, or Ali-Beigh, first interpreter to the sultan Mahomet IV. was born at Leopold, in Poland, under the name of Bobrowski, about the beginning of the seventeenth century. Dr. Hyde calls him Albert Bobowski. He was carried away while a youth by the Tartars, and sold to the Turks, who, perceiving his talents, had him brought up in the seraglio, where he spent twenty years. After this he went into the service of a man of rank, to Egypt, where, in consequence of his excellent behaviour, he was made free, and, according to the custom of the Turks, had a new name given him, that of Ali-Bey. On his return to Constantinople, his general knowledge of the Western and Eastern languages, gradually advanced him to the rank of Tergjuman Bashi, or first interpreter of the Porte. He composed a grammar and a lexicon of the Turkish language, about the year 1653, and translated at the request of Dr. Basire, the catechism of the church of England into the Turkish language. At the request of another gentleman, he translated the whole Bible, which was sent into | Europe to be printed, but remains in manuscript in the library at Leyden. Dr. Hyde had the Psalms translated, and written, in Ali’s hand. His death, which took place at Constantinople in 1675, was much regretted by the Christians at Constantinople, but particularly by the English, for whom he had great affection and esteem, and to whom he often intimated his desire to have come over to England, and to return into the bosom of the Christian church. It is said indeed that this design was on foot when he died. In 1691, Dr. Hyde published “Tractatus Alberti Bobovii. &c. de Turcarum Liturgia, peregratione Meccana, circumcisione, aegrotorum visitatione, &c.” with notes, Oxford. This curious work was brought over by Dr. Thomas Smith, who presented it to Dr. Hyde, and advised him to translate it. It is the most succinct and probably one of the most authentic accounts we have of the religious ceremonies of the Turks. The “Dialog! Turcici” of Ali Bey, and his translation of Commenius’s Janua Linguarum, are in the royal library at Paris. It is thought that he furnished Ricaut with valuable materials for his history of the Turkish empire, and that he had a principal hand in the translation into Turkish of Grotius on the truth of the Christian religion. 1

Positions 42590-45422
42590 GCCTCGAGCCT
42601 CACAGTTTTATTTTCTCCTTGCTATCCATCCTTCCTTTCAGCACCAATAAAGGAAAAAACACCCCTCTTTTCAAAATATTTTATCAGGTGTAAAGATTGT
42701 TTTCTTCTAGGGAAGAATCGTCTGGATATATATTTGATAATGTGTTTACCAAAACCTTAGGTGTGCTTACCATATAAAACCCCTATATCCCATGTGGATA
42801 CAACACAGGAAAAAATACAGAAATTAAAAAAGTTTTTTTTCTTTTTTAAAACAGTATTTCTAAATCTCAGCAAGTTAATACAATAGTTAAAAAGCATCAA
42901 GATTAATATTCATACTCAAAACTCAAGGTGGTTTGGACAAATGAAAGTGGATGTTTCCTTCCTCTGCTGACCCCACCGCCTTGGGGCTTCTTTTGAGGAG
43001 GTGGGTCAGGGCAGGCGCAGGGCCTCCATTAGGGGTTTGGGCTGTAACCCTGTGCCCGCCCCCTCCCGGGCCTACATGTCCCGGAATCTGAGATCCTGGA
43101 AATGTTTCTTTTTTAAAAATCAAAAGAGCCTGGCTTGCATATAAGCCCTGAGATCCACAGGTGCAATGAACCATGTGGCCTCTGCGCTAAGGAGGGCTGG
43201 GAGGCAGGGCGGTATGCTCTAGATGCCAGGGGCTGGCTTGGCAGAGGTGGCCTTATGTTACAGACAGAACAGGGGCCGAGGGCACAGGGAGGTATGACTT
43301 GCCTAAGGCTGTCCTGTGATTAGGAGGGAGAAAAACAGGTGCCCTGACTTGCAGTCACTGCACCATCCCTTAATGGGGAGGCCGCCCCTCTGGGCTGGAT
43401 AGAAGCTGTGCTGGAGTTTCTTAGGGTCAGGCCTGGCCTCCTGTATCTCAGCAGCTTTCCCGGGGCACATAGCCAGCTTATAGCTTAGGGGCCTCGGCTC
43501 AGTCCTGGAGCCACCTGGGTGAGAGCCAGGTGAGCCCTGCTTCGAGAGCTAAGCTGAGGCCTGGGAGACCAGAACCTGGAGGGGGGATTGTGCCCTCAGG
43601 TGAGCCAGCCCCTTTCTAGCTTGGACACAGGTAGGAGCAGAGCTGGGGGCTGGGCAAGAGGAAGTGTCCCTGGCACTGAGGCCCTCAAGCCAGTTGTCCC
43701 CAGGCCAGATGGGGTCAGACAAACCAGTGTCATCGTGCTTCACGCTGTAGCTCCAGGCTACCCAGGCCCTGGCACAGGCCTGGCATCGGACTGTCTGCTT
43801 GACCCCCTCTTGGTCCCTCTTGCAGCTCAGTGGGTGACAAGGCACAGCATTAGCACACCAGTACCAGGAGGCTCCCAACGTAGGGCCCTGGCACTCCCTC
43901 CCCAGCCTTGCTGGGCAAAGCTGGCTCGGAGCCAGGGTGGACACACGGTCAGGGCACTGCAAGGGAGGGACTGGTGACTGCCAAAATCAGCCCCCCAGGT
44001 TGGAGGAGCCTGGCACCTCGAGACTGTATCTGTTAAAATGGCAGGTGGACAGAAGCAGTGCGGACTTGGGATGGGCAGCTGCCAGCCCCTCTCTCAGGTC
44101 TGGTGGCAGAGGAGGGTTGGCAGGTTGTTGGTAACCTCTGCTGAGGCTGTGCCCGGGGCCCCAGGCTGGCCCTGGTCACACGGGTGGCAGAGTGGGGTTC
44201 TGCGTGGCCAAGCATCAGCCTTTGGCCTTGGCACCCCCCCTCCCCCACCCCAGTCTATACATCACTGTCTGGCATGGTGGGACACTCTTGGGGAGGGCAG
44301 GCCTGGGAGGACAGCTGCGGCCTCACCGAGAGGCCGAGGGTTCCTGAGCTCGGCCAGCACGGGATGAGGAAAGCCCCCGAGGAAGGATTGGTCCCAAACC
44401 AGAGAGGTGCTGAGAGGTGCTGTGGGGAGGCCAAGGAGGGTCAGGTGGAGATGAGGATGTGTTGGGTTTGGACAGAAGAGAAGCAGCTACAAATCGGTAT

Biog. Brit, art, Hyde.—Biog. Universelle.